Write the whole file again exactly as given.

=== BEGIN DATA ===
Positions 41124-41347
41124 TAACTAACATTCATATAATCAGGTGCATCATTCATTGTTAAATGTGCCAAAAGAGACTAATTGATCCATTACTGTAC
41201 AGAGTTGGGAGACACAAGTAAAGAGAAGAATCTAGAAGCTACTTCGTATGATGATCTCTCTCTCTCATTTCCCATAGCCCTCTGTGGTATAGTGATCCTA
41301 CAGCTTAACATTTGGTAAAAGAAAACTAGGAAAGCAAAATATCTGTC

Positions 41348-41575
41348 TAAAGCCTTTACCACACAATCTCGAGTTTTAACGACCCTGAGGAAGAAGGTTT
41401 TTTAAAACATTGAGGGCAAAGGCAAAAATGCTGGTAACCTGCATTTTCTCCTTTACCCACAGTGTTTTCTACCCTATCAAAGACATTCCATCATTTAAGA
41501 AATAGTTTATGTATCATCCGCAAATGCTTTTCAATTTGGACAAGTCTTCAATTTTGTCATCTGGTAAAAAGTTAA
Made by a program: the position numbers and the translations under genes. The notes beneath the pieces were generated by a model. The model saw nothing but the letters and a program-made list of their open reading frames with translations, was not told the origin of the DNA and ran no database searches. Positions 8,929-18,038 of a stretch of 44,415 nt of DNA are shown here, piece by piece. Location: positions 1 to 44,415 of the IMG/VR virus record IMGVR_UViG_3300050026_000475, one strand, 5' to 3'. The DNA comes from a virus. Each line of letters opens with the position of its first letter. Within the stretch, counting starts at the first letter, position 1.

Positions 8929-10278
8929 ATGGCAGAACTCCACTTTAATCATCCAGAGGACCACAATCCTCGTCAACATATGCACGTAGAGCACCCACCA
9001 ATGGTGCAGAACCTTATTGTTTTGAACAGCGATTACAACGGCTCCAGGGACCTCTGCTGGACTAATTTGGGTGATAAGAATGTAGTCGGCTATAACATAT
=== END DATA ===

Positions 41124-41347
41124 TAACTAACATTCATATAATCAGGTGCATCATTCATTGTTAAATGTGCCAAAAGAGACTAATTGATCCATTACTGTAC
41201 AGAGTTGGGAGACACAAGTAAAGAGAAGAATCTAGAAGCTACTTCGTATGATGATCTCTCTCTCTCATTTCCCATAGCCCTCTGTGGTATAGTGATCCTA
41301 CAGCTTAACATTTGGTAAAAGAAAACTAGGAAAGCAAAATATCTGTC

Positions 41348-41575
41348 TAAAGCCTTTACCACACAATCTCGAGTTTTAACGACCCTGAGGAAGAAGGTTT
41401 TTTAAAACATTGAGGGCAAAGGCAAAAATGCTGGTAACCTGCATTTTCTCCTTTACCCACAGTGTTTTCTACCCTATCAAAGACATTCCATCATTTAAGA
41501 AATAGTTTATGTATCATCCGCAAATGCTTTTCAATTTGGACAAGTCTTCAATTTTGTCATCTGGTAAAAAGTTAA
Made by a program: the position numbers and the translations under genes. The notes beneath the pieces were generated by a model. The model saw nothing but the letters and a program-made list of their open reading frames with translations, was not told the origin of the DNA and ran no database searches. Positions 8,929-18,038 of a stretch of 44,415 nt of DNA are shown here, piece by piece. Location: positions 1 to 44,415 of the IMG/VR virus record IMGVR_UViG_3300050026_000475, one strand, 5' to 3'. The DNA comes from a virus. Each line of letters opens with the position of its first letter. Within the stretch, counting starts at the first letter, position 1.

Positions 8929-10278
8929 ATGGCAGAACTCCACTTTAATCATCCAGAGGACCACAATCCTCGTCAACATATGCACGTAGAGCACCCACCA
9001 ATGGTGCAGAACCTTATTGTTTTGAACAGCGATTACAACGGCTCCAGGGACCTCTGCTGGACTAATTTGGGTGATAAGAATGTAGTCGGCTATAACATAT